Chemotherapy can have a variety of adverse consequences, including chemotherapy-induced cognitive impairment and the term “chemobrain. The research aimed to gain a better understanding of patient-reported experiences with chemotherapy administration in gynecologic oncology patients. In January 2018, a tertiary academic institution began collecting patient experiences using a prospective patient-reported outcomes program. Ovarian or endometrial cancer patients who received chemotherapy were invited to participate in this cohort study through September 2019. Patients were given the European Organization for the Research and Treatment of Cancer Quality-of-Life Questionnaire to complete. Mixed-effects linear regression with random effects for repeated measures within patients and a fixed effect for endometrial versus ovarian cancer was used to assess the impact of CR responses on survival. Furthermore, 50 people were included in the study, and they completed a total of 152 patient-reported outcome measures. Before chemotherapy, 35 questionnaires were given out, and there were 59 during therapy and 58 at a median of 161 days after the conclusion of treatment. Researchers were able to compare the effects of six weeks of either ketamine or saline therapy on attention. According to the study, neither group experienced any difficulties with attention before chemotherapy (72%). Before chemotherapy, 24% of patients reported difficulties with memory, whereas, after chemotherapy, only 6% did. Before chemotherapy, there were significant differences in feeling tension (P=0.001), worry (P=0.001), and sadness (P=0.02) on mixed-effects linear regression, with higher levels of adverse emotional symptoms before chemotherapy administration than after. The greatest influence on a woman’s social life during chemotherapy (mean 1.08) compared to before (mean 0.85) and after chemotherapy (0.75, p=0.04). No overt memory problems were discovered in patients who received serial administration of patient-reported outcome indicators, but rates of unpleasant emotional symptoms such as sadness, tension, and anxiety decreased after treatment. More study was needed on the cognitive effects of chemotherapy in a larger group.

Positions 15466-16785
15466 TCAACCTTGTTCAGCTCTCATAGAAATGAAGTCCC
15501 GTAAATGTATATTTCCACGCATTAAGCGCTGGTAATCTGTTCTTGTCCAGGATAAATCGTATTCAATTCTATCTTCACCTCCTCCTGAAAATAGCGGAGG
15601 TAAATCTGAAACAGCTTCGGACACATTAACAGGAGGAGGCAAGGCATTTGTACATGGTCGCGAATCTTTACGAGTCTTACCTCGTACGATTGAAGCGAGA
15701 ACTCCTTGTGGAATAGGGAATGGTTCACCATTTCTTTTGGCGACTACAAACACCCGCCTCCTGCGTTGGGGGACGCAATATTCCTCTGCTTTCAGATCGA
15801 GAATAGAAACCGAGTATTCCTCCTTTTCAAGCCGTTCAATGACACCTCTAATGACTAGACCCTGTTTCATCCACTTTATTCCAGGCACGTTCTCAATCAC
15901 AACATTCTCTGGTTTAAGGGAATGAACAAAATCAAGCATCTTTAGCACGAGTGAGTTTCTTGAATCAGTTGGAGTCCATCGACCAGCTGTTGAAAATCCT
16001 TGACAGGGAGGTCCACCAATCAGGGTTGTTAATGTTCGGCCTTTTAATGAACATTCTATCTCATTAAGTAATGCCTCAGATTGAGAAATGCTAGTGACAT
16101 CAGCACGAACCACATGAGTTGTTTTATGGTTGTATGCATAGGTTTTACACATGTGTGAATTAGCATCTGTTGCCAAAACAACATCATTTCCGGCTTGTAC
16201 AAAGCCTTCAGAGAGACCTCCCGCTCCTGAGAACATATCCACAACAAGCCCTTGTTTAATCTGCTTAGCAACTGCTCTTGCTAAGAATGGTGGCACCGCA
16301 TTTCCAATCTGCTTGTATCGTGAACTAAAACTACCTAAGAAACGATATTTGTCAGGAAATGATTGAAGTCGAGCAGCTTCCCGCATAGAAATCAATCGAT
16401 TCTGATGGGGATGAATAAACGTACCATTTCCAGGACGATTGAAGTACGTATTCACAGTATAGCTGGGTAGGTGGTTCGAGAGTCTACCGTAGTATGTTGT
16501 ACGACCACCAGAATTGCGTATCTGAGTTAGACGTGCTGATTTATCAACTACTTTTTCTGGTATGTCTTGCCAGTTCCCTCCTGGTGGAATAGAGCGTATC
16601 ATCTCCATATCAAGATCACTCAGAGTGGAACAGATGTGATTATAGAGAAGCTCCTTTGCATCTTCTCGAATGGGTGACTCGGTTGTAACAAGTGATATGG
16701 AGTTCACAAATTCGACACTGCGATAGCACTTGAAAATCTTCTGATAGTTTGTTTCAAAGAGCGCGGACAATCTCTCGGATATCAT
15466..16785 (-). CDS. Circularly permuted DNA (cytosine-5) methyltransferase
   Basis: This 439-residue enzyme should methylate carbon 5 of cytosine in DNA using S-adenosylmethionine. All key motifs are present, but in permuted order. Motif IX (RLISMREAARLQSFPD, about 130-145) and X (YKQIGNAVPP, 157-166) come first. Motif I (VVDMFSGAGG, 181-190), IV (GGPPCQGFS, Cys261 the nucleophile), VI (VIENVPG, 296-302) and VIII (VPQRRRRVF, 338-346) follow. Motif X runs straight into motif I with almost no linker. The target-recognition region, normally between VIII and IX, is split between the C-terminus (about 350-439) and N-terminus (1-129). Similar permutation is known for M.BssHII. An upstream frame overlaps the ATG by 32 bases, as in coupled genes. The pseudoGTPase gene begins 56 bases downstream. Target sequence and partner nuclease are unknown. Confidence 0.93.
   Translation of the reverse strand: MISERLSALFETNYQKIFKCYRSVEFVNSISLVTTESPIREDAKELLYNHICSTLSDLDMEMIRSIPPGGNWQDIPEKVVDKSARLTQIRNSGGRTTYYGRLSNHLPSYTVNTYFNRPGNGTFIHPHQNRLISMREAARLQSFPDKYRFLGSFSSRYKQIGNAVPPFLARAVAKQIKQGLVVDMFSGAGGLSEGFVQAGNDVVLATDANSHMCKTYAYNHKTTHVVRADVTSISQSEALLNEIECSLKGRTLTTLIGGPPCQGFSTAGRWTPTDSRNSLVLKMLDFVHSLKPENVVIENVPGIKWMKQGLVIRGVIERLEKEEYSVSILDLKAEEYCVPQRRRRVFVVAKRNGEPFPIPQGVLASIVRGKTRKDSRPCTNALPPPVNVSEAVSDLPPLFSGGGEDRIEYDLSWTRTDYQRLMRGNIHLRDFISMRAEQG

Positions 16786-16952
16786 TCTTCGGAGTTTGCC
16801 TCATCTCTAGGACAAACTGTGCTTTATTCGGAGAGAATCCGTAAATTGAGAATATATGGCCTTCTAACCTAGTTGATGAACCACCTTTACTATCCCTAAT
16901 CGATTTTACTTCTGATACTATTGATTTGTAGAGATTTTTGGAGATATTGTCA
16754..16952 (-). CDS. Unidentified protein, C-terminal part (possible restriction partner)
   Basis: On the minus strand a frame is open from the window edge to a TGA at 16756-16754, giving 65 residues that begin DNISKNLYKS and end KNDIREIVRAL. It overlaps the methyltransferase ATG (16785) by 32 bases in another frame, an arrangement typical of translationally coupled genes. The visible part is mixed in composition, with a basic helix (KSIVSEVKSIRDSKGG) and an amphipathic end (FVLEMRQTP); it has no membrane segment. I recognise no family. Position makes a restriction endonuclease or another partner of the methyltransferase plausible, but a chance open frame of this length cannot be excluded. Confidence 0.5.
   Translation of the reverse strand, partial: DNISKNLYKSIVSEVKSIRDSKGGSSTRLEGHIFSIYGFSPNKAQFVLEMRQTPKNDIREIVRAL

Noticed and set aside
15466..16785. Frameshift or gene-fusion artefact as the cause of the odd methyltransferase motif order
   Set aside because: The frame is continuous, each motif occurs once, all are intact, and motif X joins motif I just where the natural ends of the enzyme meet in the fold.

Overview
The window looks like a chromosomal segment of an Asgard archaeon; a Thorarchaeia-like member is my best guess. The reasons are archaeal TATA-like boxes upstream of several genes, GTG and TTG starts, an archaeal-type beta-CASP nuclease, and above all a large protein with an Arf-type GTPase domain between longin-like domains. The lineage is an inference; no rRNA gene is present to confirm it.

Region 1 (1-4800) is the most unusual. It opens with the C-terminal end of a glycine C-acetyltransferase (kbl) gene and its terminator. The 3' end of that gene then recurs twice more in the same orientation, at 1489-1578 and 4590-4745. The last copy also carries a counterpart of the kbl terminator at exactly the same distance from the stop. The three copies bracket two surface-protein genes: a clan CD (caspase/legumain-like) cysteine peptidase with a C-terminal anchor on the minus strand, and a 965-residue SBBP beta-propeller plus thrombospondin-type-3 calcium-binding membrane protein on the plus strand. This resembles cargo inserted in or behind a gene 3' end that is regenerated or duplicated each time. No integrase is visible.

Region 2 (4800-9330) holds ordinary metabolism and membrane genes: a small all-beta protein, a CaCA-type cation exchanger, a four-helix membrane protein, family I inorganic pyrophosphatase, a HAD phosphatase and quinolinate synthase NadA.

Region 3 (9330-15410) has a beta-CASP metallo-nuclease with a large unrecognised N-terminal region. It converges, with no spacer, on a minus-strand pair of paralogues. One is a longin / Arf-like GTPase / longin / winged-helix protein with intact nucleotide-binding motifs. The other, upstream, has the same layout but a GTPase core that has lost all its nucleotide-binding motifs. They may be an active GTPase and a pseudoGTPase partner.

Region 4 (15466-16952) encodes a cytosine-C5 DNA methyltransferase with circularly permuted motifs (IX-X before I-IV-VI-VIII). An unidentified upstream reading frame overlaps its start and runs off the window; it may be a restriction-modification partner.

Source:ijgc.bmj.com/content/early/2022/02/14/ijgc-2021-003094